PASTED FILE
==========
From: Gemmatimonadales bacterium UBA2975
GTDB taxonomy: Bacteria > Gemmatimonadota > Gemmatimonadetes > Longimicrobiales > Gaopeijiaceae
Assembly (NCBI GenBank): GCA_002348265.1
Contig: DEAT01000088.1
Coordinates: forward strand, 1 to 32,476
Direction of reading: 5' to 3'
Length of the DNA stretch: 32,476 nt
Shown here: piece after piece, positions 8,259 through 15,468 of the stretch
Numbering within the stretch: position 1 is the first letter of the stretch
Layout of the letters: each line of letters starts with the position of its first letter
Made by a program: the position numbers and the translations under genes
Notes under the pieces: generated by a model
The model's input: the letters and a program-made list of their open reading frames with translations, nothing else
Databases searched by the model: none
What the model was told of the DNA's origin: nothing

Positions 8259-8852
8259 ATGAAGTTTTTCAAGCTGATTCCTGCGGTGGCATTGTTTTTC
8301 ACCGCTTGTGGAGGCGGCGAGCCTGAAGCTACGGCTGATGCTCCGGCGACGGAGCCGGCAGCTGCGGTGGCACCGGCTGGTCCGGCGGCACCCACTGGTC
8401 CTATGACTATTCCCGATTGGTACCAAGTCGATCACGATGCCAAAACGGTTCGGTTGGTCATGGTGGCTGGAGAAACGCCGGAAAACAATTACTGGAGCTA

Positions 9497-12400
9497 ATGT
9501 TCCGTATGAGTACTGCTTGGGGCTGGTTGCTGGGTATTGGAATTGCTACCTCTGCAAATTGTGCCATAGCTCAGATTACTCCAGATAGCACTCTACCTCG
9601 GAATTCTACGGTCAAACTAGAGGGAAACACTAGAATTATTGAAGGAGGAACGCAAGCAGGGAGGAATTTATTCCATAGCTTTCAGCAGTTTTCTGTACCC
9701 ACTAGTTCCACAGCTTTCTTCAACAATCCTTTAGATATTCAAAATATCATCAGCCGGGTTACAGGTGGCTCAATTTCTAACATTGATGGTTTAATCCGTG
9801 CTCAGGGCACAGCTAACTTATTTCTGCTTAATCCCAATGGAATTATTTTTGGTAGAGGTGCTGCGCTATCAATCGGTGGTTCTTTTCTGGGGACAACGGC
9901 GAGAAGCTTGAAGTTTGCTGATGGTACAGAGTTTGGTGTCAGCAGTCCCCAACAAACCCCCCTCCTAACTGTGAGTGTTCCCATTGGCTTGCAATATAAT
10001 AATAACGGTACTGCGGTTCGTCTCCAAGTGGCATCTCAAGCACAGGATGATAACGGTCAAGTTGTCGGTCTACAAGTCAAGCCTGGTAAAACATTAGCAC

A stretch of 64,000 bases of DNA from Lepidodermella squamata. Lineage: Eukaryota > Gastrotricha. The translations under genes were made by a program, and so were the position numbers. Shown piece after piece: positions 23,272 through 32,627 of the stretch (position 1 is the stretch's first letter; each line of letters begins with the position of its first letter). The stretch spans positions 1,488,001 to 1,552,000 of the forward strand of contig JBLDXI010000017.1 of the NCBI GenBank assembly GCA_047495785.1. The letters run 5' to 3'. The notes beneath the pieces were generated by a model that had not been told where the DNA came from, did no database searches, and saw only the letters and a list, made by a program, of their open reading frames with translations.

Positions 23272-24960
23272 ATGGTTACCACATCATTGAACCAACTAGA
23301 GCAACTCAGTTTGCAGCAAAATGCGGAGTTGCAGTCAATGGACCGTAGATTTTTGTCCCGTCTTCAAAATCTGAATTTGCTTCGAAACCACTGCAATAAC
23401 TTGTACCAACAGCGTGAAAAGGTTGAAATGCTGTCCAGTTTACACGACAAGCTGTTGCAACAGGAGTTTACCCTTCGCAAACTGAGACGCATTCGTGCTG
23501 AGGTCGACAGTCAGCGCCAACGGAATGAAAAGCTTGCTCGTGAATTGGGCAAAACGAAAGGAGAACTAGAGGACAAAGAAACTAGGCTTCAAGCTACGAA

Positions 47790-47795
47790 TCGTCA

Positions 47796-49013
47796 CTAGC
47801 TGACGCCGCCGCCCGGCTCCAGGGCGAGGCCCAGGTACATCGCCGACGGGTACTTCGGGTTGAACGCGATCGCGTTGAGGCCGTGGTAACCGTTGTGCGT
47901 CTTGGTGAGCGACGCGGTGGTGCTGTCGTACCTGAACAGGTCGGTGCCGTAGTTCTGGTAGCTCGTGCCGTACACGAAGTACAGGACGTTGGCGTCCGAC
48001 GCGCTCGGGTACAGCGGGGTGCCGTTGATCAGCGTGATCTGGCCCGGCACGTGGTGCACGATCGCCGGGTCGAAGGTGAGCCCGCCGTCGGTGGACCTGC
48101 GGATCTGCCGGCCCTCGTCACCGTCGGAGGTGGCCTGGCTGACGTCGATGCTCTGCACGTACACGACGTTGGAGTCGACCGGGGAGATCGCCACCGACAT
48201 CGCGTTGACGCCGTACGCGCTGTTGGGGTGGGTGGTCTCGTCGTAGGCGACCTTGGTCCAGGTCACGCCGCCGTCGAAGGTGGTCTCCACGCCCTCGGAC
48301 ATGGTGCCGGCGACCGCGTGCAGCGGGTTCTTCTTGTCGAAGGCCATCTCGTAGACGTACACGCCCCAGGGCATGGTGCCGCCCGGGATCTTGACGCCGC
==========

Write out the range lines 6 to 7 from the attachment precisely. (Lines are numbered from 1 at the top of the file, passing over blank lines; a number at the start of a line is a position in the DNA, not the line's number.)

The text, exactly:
Direction of reading: 5' to 3'
Length of the DNA stretch: 32,476 nt